From 1990 Wilkins lived and worked in Atlanta, Georgia, as a distinguished professor of applied mathematics and mathematical physics at Clark Atlanta University, and retired again for his last time in 2003.[2][16]

Throughout his years of research Wilkins published more than 100 papers on a variety of subjects, including differential geometry, linear differential equations, integrals, nuclear engineering, gamma radiation shielding and optics, garnering numerous professional and scientific awards along the way.[2][17]


Wilkins had two children with his first wife Gloria Louise Steward (d. 1980) whom he married in June 1947,[1][11] married Maxine G. Malone in 1984. He was married a third time to Vera Wood Anderson in Chicago in September 2003. He had a daughter, Sharon, and a son, J. Ernest III, during his first marriage.[7][11][18]

His father, J. Ernest Wilkins Sr., served as US Assistant Secretary of Labor during the Eisenhower administration.[2]

Wilkins is the uncle of two notable attorneys: David B. Wilkins, a professor at the Harvard Law School, and Timothy A. Wilkins, a partner with Freshfields Bruckhaus Deringer.[19] In 2010 a niece of Wilkins, Carolyn Marie Wilkins, Professor of Music at the Berklee College of Music in Boston, wrote of Wilkins' father and her family more generally in her biography Damn Near White: An African American Family's Rise from Slavery to Bittersweet Success.[20]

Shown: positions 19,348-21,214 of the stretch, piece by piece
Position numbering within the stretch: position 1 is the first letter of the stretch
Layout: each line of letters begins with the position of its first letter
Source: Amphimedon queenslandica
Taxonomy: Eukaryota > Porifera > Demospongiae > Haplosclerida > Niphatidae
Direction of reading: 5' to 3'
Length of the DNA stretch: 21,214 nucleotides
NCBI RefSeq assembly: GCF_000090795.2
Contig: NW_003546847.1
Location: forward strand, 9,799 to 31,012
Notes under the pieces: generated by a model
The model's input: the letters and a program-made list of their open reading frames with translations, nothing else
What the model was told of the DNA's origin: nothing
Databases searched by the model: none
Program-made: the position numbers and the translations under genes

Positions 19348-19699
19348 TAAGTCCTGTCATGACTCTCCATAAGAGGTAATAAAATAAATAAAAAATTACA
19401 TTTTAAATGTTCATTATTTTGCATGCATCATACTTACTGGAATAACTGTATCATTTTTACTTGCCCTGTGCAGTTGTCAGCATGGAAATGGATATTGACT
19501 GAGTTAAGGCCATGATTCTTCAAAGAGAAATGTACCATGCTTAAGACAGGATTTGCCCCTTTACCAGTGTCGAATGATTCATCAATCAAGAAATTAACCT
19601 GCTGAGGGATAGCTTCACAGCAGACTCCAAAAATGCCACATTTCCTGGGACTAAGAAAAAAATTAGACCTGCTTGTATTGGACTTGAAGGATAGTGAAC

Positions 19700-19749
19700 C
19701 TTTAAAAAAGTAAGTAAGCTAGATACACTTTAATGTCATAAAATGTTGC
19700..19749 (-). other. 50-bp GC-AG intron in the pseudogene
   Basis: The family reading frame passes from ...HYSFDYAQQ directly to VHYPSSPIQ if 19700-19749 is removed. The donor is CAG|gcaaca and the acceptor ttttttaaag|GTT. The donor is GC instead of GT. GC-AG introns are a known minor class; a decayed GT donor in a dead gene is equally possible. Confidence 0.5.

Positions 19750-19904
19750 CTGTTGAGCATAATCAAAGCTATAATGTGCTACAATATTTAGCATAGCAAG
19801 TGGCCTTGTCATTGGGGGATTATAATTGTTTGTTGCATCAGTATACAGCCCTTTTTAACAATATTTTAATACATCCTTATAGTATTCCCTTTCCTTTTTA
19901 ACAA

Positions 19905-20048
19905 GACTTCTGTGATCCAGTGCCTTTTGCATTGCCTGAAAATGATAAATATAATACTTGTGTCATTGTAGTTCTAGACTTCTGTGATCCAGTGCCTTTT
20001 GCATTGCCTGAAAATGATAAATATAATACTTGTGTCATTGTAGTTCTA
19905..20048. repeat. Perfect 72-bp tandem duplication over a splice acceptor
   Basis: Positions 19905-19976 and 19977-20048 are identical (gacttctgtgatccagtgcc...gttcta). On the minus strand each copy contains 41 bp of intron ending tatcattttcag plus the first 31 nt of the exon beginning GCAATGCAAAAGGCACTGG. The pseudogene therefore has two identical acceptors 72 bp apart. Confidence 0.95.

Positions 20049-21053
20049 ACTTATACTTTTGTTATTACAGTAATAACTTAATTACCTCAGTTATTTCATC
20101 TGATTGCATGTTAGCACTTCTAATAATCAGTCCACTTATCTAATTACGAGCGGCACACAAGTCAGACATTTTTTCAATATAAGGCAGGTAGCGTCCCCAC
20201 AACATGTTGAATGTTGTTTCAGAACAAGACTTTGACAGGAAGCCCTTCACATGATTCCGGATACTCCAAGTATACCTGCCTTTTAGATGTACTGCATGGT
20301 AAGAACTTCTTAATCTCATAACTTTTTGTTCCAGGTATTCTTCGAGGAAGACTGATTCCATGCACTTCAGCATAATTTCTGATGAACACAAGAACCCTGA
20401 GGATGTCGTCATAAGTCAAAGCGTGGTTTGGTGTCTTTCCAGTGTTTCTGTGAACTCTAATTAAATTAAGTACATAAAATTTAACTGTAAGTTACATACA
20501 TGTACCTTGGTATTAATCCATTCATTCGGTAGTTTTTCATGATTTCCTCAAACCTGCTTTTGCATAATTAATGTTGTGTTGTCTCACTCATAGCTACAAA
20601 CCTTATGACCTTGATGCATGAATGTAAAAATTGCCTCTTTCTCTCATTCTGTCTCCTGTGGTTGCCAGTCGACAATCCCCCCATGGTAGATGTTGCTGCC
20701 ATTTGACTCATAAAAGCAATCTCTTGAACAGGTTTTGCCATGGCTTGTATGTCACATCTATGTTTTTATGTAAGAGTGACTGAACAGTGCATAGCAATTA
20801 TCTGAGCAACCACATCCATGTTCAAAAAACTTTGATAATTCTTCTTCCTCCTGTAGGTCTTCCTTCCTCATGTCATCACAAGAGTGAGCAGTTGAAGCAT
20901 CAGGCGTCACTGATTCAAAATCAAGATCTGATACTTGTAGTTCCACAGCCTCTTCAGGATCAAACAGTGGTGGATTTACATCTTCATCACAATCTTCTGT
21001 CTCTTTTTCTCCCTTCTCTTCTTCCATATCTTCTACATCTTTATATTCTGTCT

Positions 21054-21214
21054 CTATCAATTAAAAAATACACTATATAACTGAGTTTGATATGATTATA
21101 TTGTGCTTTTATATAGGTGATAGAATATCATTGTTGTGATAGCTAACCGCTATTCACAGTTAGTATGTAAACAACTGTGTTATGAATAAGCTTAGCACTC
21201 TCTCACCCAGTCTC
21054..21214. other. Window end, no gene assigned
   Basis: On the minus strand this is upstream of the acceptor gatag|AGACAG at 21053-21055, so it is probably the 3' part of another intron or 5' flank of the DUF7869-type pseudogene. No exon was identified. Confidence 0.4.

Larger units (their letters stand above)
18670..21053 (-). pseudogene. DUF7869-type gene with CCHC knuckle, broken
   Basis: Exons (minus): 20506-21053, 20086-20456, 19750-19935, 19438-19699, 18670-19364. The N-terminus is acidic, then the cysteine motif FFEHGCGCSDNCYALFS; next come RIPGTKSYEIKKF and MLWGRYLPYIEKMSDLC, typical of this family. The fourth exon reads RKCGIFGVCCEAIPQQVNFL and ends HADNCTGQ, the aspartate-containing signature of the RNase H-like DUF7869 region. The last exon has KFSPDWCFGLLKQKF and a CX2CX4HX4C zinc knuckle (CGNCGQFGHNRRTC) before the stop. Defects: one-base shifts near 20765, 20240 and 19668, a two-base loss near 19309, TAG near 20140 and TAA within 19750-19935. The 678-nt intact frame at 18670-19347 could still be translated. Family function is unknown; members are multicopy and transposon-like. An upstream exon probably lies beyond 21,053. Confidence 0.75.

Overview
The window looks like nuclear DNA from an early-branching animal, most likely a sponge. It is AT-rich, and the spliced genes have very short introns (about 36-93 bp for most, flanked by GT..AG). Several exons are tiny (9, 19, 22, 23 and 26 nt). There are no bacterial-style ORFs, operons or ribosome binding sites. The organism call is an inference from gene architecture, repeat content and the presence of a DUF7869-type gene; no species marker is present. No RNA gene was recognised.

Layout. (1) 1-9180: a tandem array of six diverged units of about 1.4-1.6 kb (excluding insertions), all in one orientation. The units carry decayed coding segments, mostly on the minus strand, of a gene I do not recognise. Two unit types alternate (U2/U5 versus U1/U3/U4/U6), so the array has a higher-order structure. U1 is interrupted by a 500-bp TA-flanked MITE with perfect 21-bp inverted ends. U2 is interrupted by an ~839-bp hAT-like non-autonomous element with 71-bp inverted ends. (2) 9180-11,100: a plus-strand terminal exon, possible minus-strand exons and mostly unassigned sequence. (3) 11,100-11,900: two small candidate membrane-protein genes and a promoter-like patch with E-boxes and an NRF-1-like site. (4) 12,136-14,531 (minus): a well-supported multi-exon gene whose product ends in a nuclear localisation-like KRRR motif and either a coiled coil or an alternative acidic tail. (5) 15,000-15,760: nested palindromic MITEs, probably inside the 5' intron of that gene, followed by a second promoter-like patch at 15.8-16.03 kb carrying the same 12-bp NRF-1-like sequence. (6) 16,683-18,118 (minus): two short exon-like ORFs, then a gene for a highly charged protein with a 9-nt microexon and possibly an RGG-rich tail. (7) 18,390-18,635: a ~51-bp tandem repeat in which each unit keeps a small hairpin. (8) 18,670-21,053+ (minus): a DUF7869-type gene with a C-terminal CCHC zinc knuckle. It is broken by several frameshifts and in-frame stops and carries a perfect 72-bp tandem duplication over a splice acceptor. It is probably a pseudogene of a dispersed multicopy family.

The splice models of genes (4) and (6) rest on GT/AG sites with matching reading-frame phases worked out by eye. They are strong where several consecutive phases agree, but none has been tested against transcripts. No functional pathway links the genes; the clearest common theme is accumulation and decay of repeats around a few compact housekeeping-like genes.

Death and legacy[edit]

Wilkins died on May 1, 2011, in Fountain Hills, Arizona.[1] He was buried at the National Memorial Cemetery, Cave Creek, Arizona, on May 5.[1]

Wilkins is portrayed by Ronald Auguste in the 2023 film Oppenheimer,[21] [22] [23] named one of the top-ten films of 2023 by the National Board of Review and the American Film Institute.

Tributes and honors[edit]

Wilkins portrait and plaque honoring him in the Eckhart Hall Tea Room of the Physical Sciences Division, University of Chicago in 2007. (Courtesy: Dan Dry)
  • The Wilkins effect, plus the Wigner–Wilkins and Wilkins spectra, discovered during the 1940s, are named or co-named after him;[9]
  • In March 2007 Wilkins was honored by his alma mater, the University of Chicago, in a special ceremony that included the dedication of his portrait and a plaque in the Eckhart Hall Tea Room of its Physical Sciences Division;[8]
  • U.S. Army Outstanding Civilian Service Medal, 1980;[24]
  • NAM, Honorary Life Member, Lifetime Achievement Award, 1994;[24]